Ziv Izhaki, MD, MHA, Shai Herzberger, MD, MHA, Tomer Talmy, MD, Einat Haikin Herzberger, MD, Racheli Magnezi
PhD, MBA, MHA, Anat Hershko-Klement, MD
Background: The COVID-19 pandemic constitutes a global health challenge in which healthcare workers (HCW) play a crucial role. We aimed to assess the perceptions of HCW on the COVID-19 pandemic and their attitudes towards the forthcoming vaccine.
Methods: A total of 647 hospital and community HCW (including 48 military physicians) from israel participated in a cross-sectional, online survey administered in September 2020.
Results: The majority (78.8%) of HCW did not agree with the perception that COVID-19 is a seasonal, flu-like illness. In addition, most participants (70.1%) did not agree that lockdowns are an essential measure to overcoming the COVID-19 pandemic. Most (60.5%) of the participants believed that the negative socio-economic impacts of restrictive measures outweigh the health-related benefits. Nurses tended to support lockdowns. Women were less supportive of this measure, compared to men. Most HCW intend to vaccinate (73.6%) and recommend (79.2%) vaccination for COVID-19, both lower than reported rates for influenza vaccination. Nurses were less likely to get vaccinated or recommend vaccination, but supported restrictions more than physicians (Influenza: OR 0.23, OR 0.24 respectively, COVID-19: OR 0.38, OR 0.4 respectively. p=0<0.01). Community HCW encourage their patients to get influenza vaccines more than hospital personnel (OR=3.18, p=0.02), but there were no differences between to the two groups in encouragement to vaccinate for COVID-19.
Conclusions: Educational interventions should be instituted to bridge gaps in perception and knowledge of public health and preventive measures among subsets of HCW.
Keywords: COVID-19, healthcare workers, disease perception, vaccination
Nir Tsur, MD, Yaakov Eyal, MD, Iris Dotan, MD, LTC Oded Ben-Ari, MD, LTC Saleh Daher, MD, COL Zivan Beer, MD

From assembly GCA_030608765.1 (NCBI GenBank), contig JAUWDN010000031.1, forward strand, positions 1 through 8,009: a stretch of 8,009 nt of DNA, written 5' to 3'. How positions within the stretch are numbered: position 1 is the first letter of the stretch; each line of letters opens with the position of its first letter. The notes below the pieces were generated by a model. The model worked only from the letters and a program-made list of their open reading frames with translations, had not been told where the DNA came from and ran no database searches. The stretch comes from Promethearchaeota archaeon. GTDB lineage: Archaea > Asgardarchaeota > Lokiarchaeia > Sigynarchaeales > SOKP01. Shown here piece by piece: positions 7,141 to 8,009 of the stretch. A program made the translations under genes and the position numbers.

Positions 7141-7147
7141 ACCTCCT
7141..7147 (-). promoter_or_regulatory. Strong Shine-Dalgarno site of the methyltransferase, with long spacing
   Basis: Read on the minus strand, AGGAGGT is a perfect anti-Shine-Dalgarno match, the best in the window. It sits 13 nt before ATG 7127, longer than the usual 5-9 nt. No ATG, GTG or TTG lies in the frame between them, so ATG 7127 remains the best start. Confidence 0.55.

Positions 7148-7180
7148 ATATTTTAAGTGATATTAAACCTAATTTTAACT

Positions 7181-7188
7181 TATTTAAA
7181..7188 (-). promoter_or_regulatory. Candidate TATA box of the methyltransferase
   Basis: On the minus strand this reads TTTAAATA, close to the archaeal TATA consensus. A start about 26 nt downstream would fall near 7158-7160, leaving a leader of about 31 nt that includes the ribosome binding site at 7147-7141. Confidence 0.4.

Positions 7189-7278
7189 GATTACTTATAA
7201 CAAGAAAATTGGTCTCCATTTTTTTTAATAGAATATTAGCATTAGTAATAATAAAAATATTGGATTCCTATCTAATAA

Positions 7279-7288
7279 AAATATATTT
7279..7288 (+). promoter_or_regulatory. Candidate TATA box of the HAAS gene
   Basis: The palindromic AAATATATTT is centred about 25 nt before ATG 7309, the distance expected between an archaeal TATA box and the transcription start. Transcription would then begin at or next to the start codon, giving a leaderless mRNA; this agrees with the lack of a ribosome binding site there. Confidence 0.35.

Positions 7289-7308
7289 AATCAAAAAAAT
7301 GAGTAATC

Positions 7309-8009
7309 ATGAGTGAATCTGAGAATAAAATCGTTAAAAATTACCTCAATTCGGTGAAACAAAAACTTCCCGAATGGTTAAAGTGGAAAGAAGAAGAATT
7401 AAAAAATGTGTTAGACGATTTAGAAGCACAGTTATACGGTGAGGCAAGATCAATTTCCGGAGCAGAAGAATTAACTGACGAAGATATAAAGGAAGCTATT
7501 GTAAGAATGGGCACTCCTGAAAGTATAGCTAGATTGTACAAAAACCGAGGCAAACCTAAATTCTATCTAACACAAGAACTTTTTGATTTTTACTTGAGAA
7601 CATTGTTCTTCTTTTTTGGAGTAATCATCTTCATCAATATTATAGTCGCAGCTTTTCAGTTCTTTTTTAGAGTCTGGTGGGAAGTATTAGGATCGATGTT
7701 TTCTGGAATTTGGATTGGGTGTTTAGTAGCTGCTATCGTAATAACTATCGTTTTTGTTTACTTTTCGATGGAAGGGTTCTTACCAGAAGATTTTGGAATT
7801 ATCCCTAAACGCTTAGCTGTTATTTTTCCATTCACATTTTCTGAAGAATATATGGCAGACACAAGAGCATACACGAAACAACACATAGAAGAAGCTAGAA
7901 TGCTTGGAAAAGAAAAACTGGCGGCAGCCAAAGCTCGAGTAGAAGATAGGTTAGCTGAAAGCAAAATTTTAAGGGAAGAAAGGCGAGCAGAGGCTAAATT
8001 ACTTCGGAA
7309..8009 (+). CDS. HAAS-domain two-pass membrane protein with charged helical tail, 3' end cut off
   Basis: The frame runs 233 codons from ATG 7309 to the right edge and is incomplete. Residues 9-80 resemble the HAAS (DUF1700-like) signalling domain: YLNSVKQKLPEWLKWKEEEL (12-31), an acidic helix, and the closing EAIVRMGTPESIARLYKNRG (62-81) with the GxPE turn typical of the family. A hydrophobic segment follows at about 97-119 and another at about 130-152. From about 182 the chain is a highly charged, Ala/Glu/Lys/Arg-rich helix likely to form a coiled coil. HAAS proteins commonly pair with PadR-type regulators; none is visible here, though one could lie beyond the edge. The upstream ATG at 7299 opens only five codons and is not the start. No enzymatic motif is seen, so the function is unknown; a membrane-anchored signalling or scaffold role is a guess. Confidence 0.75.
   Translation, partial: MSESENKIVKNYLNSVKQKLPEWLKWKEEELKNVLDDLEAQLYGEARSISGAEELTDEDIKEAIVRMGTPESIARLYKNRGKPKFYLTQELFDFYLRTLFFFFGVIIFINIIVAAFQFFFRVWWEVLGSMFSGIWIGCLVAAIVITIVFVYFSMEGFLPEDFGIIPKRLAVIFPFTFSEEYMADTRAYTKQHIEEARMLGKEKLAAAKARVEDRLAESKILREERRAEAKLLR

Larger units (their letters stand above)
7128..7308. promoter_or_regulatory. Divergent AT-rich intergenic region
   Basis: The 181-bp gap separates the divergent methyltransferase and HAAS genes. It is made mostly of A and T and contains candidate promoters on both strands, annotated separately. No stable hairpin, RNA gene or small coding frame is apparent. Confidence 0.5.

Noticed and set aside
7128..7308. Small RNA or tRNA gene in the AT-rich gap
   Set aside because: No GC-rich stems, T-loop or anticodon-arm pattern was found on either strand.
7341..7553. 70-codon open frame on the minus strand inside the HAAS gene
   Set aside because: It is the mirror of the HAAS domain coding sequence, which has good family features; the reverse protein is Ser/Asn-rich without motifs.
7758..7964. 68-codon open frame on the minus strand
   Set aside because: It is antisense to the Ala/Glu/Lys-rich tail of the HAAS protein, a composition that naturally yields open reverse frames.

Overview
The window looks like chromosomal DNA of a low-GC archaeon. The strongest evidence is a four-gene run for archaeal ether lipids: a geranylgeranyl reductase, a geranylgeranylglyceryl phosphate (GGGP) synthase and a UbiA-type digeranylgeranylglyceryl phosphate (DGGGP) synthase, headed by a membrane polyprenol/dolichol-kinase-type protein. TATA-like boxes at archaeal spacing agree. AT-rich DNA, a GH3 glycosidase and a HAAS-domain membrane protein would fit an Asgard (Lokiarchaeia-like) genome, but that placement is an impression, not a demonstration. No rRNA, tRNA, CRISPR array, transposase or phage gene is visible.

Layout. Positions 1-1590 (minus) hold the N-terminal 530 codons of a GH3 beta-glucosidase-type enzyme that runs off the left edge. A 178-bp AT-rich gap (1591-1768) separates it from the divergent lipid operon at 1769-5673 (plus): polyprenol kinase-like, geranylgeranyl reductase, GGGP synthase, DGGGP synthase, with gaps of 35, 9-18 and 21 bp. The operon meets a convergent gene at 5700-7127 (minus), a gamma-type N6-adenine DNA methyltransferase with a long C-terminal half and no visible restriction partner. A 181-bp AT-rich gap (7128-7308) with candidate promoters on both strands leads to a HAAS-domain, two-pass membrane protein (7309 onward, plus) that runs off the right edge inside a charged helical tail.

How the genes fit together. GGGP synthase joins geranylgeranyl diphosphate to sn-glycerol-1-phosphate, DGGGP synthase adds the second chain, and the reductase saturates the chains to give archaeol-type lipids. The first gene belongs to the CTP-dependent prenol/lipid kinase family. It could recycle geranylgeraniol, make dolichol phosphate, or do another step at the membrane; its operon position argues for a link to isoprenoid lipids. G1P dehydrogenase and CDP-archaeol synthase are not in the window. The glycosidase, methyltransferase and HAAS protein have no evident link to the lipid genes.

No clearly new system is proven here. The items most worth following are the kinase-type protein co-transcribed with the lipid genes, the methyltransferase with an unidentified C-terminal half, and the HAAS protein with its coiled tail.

Background: Inflammatory Bowel Disease (IBD) is commonly diagnosed between ages 21-26, which overlaps with the average age of military personnel in the Israel Defense Forces (IDF). Therefore, military personnel often receive their initial diagnosis of IBD during their service. Today, when an IDF soldier is diagnosed with IBD, they are removed from active service. This study follows four Navy Special Operation Forces (SOF) personnel diagnosed with IBD during their service. Despite guidelines, all of the Navy SOF personnel diagnosed with IBD completed their full service and their peers without any medical incidents.
Methods: A prospective observational study including all Navy SOF personnel diagnosed with IBD.
Results: Subjects were four male Navy SOF soldiers with a mean age of 21 years. Three patients had Crohn’s disease (CD), and one had ulcerative colitis (UC). The mean follow-up was 612 days (329-819). Two patients were treated with mesalamine; all were treated with dietary modifications. The average grounding period in which the soldiers were suspended from combat activity was 90 days. All continued
active service under close monitoring or as needed, and no failure of assigned missions was documented.
Conclusions: In our study, all Navy SOF personnel diagnosed with IBD could continue active high-intensity military missions. No events of sudden incapacitation or severe disabling flareups were detected. Our study recommends modified restrictions during active flare-ups, consistent follow-ups and active service for soldiers with IBD in remission.
Keywords: IDF, IBD, QOL Tailored Medicine